What is levamisole-induced vasculitis?
Levamisole-induced vasculitis is a cutaneous vasculitis that has been reported with smoked crack cocaine and inhaled cocaine powder. It has a greater frequency in women (male to female ratio 1:3), with a mean age of presentation of 44 years.
Do drugs cause vasculitis?
Drug-induced vasculitis is an inflammation of blood vessels caused by the use of various pharmaceutical agents. Vasculitis causes changes in the walls of blood vessels, including thickening, weakening, narrowing and scarring.
How is levamisole poisoning treated?
Laboratory findings include neutropenia, positive perinuclear or cytoplasmic staining patterns for antineutrophil cytoplasmic antibodies, and positive antihuman elastase antibody. Treatment of levamisole toxicity is primarily supportive, and skin lesions typically resolve with cessation of cocaine use.
What medications can trigger vasculitis?
Triggers for a hypersensitivity vasculitis reaction certain antibiotics such as penicillin and sulfa drugs. some blood pressure medications. phenytoin (Dilantin, an antiseizure medication) allopurinol (used for gout)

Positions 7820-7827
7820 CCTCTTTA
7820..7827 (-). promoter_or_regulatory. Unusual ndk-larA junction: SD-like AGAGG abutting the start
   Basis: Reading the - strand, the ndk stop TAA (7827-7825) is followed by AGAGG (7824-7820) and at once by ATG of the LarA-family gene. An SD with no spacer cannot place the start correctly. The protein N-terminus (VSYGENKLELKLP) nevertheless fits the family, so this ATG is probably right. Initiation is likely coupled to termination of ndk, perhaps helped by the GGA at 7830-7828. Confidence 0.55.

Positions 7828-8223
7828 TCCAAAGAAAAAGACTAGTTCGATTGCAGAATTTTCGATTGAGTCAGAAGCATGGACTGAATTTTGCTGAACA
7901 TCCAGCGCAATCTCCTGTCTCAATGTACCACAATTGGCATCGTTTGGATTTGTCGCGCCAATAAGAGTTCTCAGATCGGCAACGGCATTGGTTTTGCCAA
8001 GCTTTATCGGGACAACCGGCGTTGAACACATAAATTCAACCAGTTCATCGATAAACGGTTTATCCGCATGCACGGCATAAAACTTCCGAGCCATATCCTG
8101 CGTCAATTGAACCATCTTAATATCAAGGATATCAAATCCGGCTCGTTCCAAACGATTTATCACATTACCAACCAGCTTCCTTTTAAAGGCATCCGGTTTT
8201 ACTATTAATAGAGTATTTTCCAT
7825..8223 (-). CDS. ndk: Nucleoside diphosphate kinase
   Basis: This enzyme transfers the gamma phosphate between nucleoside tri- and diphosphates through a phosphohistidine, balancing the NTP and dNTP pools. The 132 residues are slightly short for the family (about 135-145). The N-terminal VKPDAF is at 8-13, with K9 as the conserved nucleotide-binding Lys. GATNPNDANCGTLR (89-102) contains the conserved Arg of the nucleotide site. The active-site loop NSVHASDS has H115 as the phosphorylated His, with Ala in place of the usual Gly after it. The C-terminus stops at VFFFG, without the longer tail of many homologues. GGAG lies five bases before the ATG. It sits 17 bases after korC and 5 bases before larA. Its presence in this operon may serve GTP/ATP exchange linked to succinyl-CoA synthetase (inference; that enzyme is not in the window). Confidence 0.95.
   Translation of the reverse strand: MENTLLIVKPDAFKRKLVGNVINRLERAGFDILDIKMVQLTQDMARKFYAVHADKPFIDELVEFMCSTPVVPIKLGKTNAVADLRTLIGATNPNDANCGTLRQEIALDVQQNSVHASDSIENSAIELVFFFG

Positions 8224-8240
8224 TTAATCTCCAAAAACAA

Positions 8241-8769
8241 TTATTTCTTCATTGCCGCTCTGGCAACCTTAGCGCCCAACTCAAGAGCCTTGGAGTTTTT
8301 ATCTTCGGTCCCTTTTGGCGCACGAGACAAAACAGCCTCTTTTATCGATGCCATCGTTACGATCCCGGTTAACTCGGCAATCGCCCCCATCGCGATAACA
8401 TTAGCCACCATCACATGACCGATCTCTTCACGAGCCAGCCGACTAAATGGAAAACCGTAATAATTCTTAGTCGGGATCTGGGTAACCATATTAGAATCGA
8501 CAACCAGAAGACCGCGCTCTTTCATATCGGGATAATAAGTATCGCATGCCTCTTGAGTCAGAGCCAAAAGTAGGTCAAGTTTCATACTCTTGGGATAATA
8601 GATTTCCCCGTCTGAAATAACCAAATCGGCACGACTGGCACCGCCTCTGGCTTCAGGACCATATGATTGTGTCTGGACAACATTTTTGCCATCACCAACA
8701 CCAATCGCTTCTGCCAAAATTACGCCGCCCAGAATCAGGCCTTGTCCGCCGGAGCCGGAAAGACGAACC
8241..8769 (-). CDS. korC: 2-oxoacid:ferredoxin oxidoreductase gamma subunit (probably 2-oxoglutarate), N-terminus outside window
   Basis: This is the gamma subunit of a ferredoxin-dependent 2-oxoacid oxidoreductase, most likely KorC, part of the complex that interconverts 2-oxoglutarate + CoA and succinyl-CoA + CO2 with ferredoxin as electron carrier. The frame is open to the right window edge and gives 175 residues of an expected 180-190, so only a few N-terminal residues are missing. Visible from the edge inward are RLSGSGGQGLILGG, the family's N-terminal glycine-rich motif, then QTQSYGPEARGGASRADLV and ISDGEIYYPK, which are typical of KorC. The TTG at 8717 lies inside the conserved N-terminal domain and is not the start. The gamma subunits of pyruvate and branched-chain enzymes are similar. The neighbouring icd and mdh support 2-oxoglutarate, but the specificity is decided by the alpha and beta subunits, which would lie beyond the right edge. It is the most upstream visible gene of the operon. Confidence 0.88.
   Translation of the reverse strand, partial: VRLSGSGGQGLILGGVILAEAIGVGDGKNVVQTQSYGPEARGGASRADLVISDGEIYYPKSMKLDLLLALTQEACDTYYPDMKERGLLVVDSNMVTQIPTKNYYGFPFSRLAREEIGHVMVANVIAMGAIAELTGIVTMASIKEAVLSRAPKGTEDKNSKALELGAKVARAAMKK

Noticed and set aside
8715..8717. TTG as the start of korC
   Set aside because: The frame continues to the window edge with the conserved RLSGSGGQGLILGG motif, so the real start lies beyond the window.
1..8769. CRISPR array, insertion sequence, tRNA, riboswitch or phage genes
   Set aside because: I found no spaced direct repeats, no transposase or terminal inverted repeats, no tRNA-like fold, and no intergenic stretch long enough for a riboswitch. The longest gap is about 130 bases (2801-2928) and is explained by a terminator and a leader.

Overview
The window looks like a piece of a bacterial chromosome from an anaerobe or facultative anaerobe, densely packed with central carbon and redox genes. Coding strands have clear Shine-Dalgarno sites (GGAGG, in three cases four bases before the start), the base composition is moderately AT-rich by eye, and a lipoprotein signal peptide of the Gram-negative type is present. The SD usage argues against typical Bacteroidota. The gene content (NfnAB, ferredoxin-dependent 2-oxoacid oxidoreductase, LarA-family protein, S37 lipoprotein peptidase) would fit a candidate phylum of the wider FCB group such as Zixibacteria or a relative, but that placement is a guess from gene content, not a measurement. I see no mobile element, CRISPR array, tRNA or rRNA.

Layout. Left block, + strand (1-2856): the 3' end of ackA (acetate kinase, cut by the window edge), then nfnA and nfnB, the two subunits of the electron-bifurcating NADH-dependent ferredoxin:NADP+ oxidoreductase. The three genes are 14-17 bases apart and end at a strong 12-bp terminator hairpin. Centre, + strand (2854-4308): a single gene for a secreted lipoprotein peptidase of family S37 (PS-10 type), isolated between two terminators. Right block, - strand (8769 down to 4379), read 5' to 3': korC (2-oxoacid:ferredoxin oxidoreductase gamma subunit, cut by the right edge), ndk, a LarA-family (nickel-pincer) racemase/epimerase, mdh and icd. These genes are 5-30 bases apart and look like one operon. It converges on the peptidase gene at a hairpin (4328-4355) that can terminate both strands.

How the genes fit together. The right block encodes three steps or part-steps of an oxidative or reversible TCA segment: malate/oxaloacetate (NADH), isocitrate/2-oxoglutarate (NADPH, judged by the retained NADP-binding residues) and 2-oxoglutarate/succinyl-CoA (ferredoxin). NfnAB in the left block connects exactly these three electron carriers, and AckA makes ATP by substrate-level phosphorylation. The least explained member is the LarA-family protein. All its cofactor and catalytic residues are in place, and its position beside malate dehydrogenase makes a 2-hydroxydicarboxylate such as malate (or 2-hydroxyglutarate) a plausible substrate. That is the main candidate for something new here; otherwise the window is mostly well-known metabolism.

How is drug induced vasculitis diagnosed?
The diagnosis of drug-induced LCV is sometimes challenging. However, the pattern of development and resolution of the skin lesions with discontinuation of culprit drugs can help in diagnosis. Drug-induced LCV should be suspected in any patient with small vessel vasculitis.
How do I know if I have levamisole?
Levamisole can be detected in urine or serum only if testing is completed early due to its short half-life; thus, it is a diagnosis of exclusion. Minimal toxicities usually improve with drug abstinence and supportive measures.
What is levamisole side effects?
What are the side effects of levamisole?
- -Metallic taste.
- -Anxiety or nervousness.
- -Mental depression.